Feb. 26th, 2010

theron: My Dice Are Probably Older Than You (Default)
I'm lucky enough to have friends in the gaming industry, writers and artists and the like, and lots of people reading this know how talented they are.  But I also know a lot of folks who do stuff for their own benefit or amusement, and, if we're lucky, share bits of it with the rest of us.  Such is the case with "Faces In The Crowd, Vol 1," by Christian Walker of Destination Unknown.  Christian's an old-timer on RPGnet and his game blog is a constant source of "Damn, wish you lived a bit closer to Houston" thoughts on my part.

"Faces in the Crowd" is a forty page collection of NPCs he created for a World of Darkness game.  The cool bit is that he created them before he really knew what flavor of WoD he'd be running for his group.  As a result, the NPCs cover a wide range of types, both supernatural and mundane, all tied to a setting that is mostly implicit.  Since they were designed with no particular campaign type in mind, every single NPC could be an ally, a threat, or simply something weird to deal with.  Here's an example I rather liked:


Who Watches the Watcher?

Who watches the watcher?  Steven is increasingly preoccupied with this question.  From his computer, Steven keeps an eye on the city.  He has rented at least a dozen apartments, setting up a computer and web-cam in each one.  The video streams live online and Steven sits at his desk hour after hour, watching.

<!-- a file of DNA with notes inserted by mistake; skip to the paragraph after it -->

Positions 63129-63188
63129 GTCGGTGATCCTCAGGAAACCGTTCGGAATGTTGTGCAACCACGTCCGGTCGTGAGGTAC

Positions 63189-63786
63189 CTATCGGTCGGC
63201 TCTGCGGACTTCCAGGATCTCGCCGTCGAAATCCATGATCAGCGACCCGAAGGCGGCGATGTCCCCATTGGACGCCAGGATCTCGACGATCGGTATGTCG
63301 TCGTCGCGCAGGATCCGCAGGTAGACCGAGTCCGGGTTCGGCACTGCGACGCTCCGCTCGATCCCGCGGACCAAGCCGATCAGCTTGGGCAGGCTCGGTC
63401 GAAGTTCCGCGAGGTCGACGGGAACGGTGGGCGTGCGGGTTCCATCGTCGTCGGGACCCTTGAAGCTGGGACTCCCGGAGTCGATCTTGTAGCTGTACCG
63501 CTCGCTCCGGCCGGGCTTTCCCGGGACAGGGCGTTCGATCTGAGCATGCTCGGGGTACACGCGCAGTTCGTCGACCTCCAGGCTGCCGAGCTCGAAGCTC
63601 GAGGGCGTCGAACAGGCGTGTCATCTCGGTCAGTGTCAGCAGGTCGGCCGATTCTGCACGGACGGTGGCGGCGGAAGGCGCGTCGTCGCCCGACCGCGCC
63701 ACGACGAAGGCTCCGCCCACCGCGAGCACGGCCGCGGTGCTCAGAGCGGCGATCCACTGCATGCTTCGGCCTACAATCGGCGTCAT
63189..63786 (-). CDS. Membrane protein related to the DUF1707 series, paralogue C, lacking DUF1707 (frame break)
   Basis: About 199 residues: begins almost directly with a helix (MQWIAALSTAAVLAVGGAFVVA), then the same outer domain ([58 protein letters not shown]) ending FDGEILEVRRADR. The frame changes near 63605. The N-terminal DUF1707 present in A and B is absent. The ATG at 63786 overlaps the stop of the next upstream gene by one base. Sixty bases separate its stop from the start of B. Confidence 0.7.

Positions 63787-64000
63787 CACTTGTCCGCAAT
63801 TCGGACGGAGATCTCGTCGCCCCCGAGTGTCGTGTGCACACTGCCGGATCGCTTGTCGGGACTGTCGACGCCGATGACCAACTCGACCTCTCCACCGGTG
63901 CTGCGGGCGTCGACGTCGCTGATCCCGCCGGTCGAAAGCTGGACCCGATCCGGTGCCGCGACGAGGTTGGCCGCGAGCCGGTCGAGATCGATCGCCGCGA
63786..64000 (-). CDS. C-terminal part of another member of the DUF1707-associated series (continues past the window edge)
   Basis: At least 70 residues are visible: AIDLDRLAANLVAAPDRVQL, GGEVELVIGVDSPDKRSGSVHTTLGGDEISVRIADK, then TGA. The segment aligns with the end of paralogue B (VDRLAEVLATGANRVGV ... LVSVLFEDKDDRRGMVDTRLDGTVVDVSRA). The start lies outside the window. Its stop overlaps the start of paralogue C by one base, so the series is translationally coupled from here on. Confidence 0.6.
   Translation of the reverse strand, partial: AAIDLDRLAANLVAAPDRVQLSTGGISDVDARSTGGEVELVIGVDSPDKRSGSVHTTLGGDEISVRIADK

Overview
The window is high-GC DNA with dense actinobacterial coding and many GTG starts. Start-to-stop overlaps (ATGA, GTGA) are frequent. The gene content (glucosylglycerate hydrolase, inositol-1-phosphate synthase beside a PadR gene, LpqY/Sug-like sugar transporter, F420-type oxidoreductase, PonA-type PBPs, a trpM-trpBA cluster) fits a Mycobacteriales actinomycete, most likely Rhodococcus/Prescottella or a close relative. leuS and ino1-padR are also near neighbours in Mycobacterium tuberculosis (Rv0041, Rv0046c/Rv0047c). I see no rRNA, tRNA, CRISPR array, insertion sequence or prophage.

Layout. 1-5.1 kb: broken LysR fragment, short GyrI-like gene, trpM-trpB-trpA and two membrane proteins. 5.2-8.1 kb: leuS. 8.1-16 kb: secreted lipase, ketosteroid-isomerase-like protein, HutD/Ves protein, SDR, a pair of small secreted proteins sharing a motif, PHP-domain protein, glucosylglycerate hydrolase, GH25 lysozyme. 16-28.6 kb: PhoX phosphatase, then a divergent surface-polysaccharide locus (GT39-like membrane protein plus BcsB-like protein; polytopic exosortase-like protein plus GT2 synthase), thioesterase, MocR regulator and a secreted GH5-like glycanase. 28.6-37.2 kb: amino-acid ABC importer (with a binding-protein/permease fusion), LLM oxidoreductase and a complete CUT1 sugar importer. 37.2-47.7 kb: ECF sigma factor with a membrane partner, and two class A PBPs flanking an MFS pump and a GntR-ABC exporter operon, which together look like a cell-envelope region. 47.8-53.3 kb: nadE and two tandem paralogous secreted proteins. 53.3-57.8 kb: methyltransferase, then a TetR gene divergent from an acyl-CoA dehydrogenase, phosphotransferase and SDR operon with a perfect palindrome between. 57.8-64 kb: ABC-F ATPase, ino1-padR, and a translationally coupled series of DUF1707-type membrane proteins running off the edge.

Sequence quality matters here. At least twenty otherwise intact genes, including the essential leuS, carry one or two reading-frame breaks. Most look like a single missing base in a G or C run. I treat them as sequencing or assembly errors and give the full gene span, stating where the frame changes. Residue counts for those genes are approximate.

Steven can't articulate what he's looking for, exactly.  he doesn't even understand his compulsion to do so.  If pressed for details as to why he spends so much time watching video of alleys, intersections and abandoned buildings, he'll simply say, "I don't know.  But sometimes I think I see things."  He will not elaborate upon the "things" he sees.  Steven isn't really sure himself.

Steven is always on the move.  After a while, people begin to figure out that cameras are watching their street or building.  Sometimes they are resentful and break into one of the apartments to smash his equipment.  Other times, a creepy-looking individual might stand in front of the camera, staring.  It's as if they can see him and know his identity and location.

Such events add to Steven's paranoia.  He likes to be the one who watches.  He doesn't want it the other way around.  Every few months Steven will rent new apartments, set up new cameras and begin the operation anew.

(Followed by a complete write-up of stats, etc.)


To be honest, I rather like all of them.  But Steven is a great example of exactly how versatile this little collection is.  If the PCs are supernatural, he's a potential threat to their well-being.  Even if he doesn't act directly upon knowledge learned about them, he could pass it on to someone who might profit from it.  In a Hunter game, he could be a somewhat unreliable source of information about supernatural activities.  Or he could be a complete red herring, a nutcase whose delusions see things in video distortions.  And that's what I love about this little book, the versatility.

So kudos to Christian, for his talent and his generosity.  I'm rather inspired to try doing something like this myself, if can nail myself down to a single game system/setting long enough to accomplish it.


theron: My Dice Are Probably Older Than You (Default)

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